How to Make Rum and Coke Pound Cake

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When the weather turns warm, we get a little more creative with our cocktails chez us. After a long winter of the warming but somewhat staid beverages, suddenly we feel a bit more fanciful, and whether it is a fun and fruity tipple, a refreshing spritz or something “and tonic”, the ability to end the day on our porch with a grown-up beverage is a delight.

One such summer favorite is the classic rum and Coke. Not the generic tipsy-making sneaky drink of our youth, but a very adult cocktail with serious attention paid. I’m talking Mexican Coke (which is made with cane sugar and not corn syrup), poured out of glass bottles over super clear slow-melting cocktail ice cubes with a seriously good amber or dark rum like Havana Club or Mount Gay, and garnished with a fresh wedge of lime. A lovely balance of sweet and tart and boozy and bubbly. 

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Also in the summer, I become a fan of a pound cake. Easy to make, infinitely variable. When plain, you can almost defend it as a breakfast or afternoon snack. But dressed up with any manner of fruit or cream or ice cream or other garnish, it can hang at everything from a backyard barbecue to an elegant dinner party. So, it occurred to mem that perhaps I might mash-up one of my go-to summer desserts with one of my go-to summer drinks. 

This rum and Coke pound cake benefits from the same attention to detail about ingredients as my version of the cocktail. European-style butter (I like Kerrygold or Plugra for this), light brown sugar to pick up the caramel notes in the cola and the rum, and vanilla paste which has all those lovely vanilla seeds in it and is closer to using fresh vanilla pod than extract.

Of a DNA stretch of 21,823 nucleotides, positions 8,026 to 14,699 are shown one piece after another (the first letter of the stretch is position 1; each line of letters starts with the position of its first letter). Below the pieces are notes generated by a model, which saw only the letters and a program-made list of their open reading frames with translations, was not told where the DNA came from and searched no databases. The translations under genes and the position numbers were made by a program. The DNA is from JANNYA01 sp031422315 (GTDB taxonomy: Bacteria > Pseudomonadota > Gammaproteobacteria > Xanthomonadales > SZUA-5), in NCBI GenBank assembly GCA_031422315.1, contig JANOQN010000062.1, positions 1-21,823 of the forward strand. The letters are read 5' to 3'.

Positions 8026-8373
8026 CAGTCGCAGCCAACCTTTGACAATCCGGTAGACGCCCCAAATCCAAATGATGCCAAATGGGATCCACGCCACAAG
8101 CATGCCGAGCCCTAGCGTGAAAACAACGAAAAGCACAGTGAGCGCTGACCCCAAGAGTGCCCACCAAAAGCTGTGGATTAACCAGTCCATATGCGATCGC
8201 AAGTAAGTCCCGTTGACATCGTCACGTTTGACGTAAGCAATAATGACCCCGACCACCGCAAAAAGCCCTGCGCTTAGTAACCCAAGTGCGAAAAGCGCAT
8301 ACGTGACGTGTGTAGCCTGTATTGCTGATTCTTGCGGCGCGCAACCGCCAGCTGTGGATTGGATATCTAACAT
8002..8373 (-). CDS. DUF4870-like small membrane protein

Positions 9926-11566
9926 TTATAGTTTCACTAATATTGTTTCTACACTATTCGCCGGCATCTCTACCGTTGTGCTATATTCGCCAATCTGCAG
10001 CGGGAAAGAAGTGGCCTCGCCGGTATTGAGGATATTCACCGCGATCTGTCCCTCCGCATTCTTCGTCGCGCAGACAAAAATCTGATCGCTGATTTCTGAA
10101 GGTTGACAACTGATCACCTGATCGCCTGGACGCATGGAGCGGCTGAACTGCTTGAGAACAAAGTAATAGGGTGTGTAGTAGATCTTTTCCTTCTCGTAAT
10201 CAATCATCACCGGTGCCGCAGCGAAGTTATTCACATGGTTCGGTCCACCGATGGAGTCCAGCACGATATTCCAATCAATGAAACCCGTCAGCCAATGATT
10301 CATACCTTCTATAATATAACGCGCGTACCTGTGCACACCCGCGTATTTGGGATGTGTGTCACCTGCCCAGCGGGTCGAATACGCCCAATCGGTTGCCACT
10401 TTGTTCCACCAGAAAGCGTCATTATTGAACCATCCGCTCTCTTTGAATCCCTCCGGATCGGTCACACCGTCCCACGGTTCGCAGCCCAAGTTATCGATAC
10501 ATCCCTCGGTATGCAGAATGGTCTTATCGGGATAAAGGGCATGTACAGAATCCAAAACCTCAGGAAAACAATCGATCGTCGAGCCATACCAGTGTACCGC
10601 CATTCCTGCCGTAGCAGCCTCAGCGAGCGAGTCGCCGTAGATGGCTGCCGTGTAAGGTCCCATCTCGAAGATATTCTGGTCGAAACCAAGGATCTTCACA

Get the recipe: Rum and Coke Pound Cake With Lime Glaze

Preheat oven to 350. Place softened butter and sugar in the bowl of your stand mixer with a paddle attachment, or in a large bowl with your hand mixer and beat until light and fluffy, about 3-5 minutes. Add eggs one at a time and beat until well mixed. Add the cola, vanilla and rum and blend. In a large bowl, whisk the dry ingredients to blend and break up any clumps and add to the bowl and mix well, watching your curdled mess become a velvety smooth batter.

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Line a large loaf pan with a sheet of parchment paper and spray with cooking spray, or spray a nonstick Bundt pan with cooking spray, and add your batter, smoothing the top. Bake for 75-90 minutes, or until the top has risen and cracked a bit and a skewer in the middle comes out clean. This is a dense cake and no one’s oven is the same. You want a deeply cracked, well-browned top crust, and the skewer must come out clean or the cake will be doughy and taste of raw flour.

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While the cake is baking, mix the zest and juice of one large lime with 2 cups of confectioners’ sugar. Since every lime is different, you might need more sugar if the glaze is too liquid. I like some thickness, about the consistency of pancake batter, so that it will still drizzle, but slowly like lava. Cool in the pan on a rack for 5 minutes. Then drizzle or spread 2 tablespoons of the glaze over the top, where it will melt in and help seal the cake, then cool in the pan for another 15 minutes. Gently remove from the pan and cool completely on a rack. When cooled, drizzle as much of the glaze over as you like. I like a full coating on top with some waterfall over the sides, but some prefer a lighter drizzle and some like to spread evenly over the whole cake.

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